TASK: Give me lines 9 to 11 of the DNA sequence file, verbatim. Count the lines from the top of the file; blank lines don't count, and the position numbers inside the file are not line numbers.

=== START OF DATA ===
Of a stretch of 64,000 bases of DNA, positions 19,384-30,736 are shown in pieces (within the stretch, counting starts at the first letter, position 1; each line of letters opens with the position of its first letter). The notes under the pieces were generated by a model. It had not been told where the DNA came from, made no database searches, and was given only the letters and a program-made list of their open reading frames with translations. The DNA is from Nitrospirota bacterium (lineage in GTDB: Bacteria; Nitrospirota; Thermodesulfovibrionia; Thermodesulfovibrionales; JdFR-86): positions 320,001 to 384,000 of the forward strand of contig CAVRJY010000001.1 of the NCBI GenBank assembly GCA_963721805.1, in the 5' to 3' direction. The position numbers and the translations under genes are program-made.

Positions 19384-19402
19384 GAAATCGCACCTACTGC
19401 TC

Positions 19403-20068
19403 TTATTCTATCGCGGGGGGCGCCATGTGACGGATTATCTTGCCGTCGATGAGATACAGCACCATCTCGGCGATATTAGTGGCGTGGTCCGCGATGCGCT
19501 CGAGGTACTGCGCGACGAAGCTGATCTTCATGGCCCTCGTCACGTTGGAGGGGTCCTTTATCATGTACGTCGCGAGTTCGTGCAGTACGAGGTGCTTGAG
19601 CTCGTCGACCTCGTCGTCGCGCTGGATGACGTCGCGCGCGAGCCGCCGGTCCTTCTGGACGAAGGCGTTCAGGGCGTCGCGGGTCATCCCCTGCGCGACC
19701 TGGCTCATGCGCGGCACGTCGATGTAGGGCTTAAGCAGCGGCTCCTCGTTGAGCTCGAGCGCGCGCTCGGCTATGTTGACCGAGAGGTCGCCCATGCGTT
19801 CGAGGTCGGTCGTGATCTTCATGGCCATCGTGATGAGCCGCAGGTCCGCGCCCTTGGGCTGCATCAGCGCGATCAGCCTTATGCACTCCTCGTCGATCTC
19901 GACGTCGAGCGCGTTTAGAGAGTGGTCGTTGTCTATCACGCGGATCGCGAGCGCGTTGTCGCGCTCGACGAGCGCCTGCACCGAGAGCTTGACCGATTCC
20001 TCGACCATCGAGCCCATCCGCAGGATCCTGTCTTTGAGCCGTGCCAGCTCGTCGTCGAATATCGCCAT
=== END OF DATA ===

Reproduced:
19701 TGGCTCATGCGCGGCACGTCGATGTAGGGCTTAAGCAGCGGCTCCTCGTTGAGCTCGAGCGCGCGCTCGGCTATGTTGACCGAGAGGTCGCCCATGCGTT
19801 CGAGGTCGGTCGTGATCTTCATGGCCATCGTGATGAGCCGCAGGTCCGCGCCCTTGGGCTGCATCAGCGCGATCAGCCTTATGCACTCCTCGTCGATCTC
19901 GACGTCGAGCGCGTTTAGAGAGTGGTCGTTGTCTATCACGCGGATCGCGAGCGCGTTGTCGCGCTCGACGAGCGCCTGCACCGAGAGCTTGACCGATTCC